Libertarianism, communism and freedom

April 17, 2018

“Liberal” is a weird word. To people in the European tradition it means someone for whom free markets are important, and personal liberty is tied up with wealth and the removal of barriers, and so a nowadays a “non-conservative” member of the right. At one time this kind of liberalism was radical, now it is simply a way of enforcing the power of money, hence it sits well with the establishment. In America this position is “libertarian” while the term liberal implies a person who thinks that we should all get on with each other, that government should be helpful, and that participation in government should not be restricted to the wealthiest.

“Communist” is equally a weird word, because communism as a aspiration is radically different from the communist powers which used to exist. There were as many varieties of communism as liberalism. Originally communism meant the withering away of the state, liberty and co-operative freedom. This kind of communism recognized that freedom and life required other people, and sometimes required help, not simply the removal of barriers. Too much poverty and violence does not grant freedom, or the capacity to act on what freedom is available. Later, official communism simply supported the power of the Communist State and its rulers. Official communism was not an egalitarian arrangement.

“Freedom” is also weird. Some people have asserted that freedom is recognition of necessity, which often seems to mean keep carrying on with oppression. Personally I think there is no liberty without enablement, and without some degree of equality. Sure there will always be some inequality as people don’t have equal abilities or good fortune, but massive inequality usually means that the society is being run for the benefit of those at the top (who may not have great ability and who have some protection from ill fortune). Consequently the liberty of those people has to be curtailed slightly for the benefit of others. It is, for example, usually agreed that a person’s freedom to use their ability to beat other people up, or kill them, should be limited, so it is with other freedoms. Freedoms can always contradict, that is why it is a struggle.

In a complex system attempts to impose either order and freedom can have unintended consequences. Imposing the freedom of the market can lead to freedom for the wealthy and non for everyone else. Imposing equality through the State can lead to lack of freedom for almost everyone. We perhaps need to carry these oppositions and contradictions in mind, and allow something new to arise, rather than simply assert what we believe to be true, but which has never worked.

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short libertarianism

April 13, 2018

Libertarianism seems to function as the friendly propaganda for the neoliberal project of tipping all power relations over to the side of the corporate sector and weakening any power that ordinary people may use to contain that sector.

It occupies a similar space to that libertarian communism occupied with respect to Stalinism – except (and its a vital except) that some libertarian communists were some of the fiercest critics of Stalinism. If libertarians say they are against corporate power, they never want to eliminate that power before they eliminate the check of government restriction on it.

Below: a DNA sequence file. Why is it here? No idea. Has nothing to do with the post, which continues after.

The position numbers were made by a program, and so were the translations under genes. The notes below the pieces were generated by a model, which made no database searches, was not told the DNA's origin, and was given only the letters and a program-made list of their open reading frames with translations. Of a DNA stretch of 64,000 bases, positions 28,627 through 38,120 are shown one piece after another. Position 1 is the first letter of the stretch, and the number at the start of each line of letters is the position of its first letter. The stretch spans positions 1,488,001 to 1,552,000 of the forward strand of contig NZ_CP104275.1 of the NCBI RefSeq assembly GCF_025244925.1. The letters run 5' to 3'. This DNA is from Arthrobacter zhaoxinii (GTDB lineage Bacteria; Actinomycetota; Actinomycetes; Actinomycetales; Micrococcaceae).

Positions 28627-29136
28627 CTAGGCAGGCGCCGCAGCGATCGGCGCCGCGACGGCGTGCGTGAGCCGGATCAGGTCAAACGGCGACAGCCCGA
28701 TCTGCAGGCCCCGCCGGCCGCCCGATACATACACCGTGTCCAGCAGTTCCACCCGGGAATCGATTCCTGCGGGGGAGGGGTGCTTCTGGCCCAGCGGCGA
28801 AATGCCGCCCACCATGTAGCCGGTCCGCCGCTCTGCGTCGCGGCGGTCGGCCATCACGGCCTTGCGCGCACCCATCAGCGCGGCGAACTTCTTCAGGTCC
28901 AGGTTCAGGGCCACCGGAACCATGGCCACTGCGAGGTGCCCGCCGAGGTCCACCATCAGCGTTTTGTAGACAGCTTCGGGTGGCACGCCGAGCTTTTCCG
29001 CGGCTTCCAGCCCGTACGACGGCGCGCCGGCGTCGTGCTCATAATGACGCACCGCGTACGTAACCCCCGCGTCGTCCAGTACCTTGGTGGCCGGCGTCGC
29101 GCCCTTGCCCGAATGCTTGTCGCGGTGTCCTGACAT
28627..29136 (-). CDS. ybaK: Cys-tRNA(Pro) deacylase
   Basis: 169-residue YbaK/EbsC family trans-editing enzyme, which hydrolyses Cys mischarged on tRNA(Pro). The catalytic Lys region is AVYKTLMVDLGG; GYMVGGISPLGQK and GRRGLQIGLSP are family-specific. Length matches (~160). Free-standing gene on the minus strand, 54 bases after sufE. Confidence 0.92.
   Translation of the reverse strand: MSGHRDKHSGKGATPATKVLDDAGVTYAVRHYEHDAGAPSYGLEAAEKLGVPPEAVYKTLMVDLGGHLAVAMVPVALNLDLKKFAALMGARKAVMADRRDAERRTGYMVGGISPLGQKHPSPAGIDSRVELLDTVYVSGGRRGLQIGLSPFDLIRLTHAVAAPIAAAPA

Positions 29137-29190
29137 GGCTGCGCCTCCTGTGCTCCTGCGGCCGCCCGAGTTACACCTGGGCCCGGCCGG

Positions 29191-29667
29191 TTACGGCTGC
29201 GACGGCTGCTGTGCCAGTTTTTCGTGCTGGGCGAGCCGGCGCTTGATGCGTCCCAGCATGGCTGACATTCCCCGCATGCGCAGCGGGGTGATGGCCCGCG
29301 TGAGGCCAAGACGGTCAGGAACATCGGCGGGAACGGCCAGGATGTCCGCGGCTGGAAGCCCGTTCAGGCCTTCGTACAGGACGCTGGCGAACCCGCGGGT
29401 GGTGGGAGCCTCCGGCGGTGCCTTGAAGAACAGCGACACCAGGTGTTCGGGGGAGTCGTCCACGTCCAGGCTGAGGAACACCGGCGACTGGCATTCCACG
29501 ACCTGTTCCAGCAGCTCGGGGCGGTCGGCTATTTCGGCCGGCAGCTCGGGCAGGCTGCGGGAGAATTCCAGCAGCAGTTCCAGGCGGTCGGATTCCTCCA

This is why there is rarely any real facture between libertarians and ordinary politician conservatives, because they are both about preserving and increasing the power of money.

Any real conservative would recognise that libertarianism reduces all virtue and value to profit and stay as far away from it as possible. And any real anarchist would have nothing to do with supporting religious or corporate authority.

Libertarianism is fake news.

Commercial in Confidence

April 12, 2018

Commercial in-confidence is when a government makes an agreement with a private company either to outsource work which could be done by the government or sells off public property to a commercial concern, and at least some details of the contract are not to be revealed to tax payers.

Usually commercial in-confidence is used to hide details the public might object to such as: exit fees the government might have to pay if the work is not done on time; agreements that freight has to pay extra charges if it is landed in another port; tax and royalty concessions; changes of a road’s route so the toll charges can make more money; or simply paying more than is necessary to friends and donors. Yes this all refers to real cases…

In terms of social category theory the government identifies with the private sector and judges them with a friendly eye and aims to support them, while it sees tax payers as a hostile other who are ignorant.

Let’s be clear. If Taxpayers’ money is involved then commercial in-confidence should not exist after the contract is signed. It is our money, and we should know how it is being spent and what we are giving away. If companies don’t want to participate under these conditions, then that is their business and we probably don’t want them to participate.

Commercial in-confidence is simply a cover for commercial incompetence.

So far privatisation has failed, and it is largely because of these confidences, and sometimes because public servants do a better job.

Minorities rule….

April 12, 2018

The interesting thing about Australian Coalition Government’s policy which has been revealed by the so called “Monash group” which is pro-coal, is that policy appears to be dictated by the fear of not offending five non-cabinet MPs.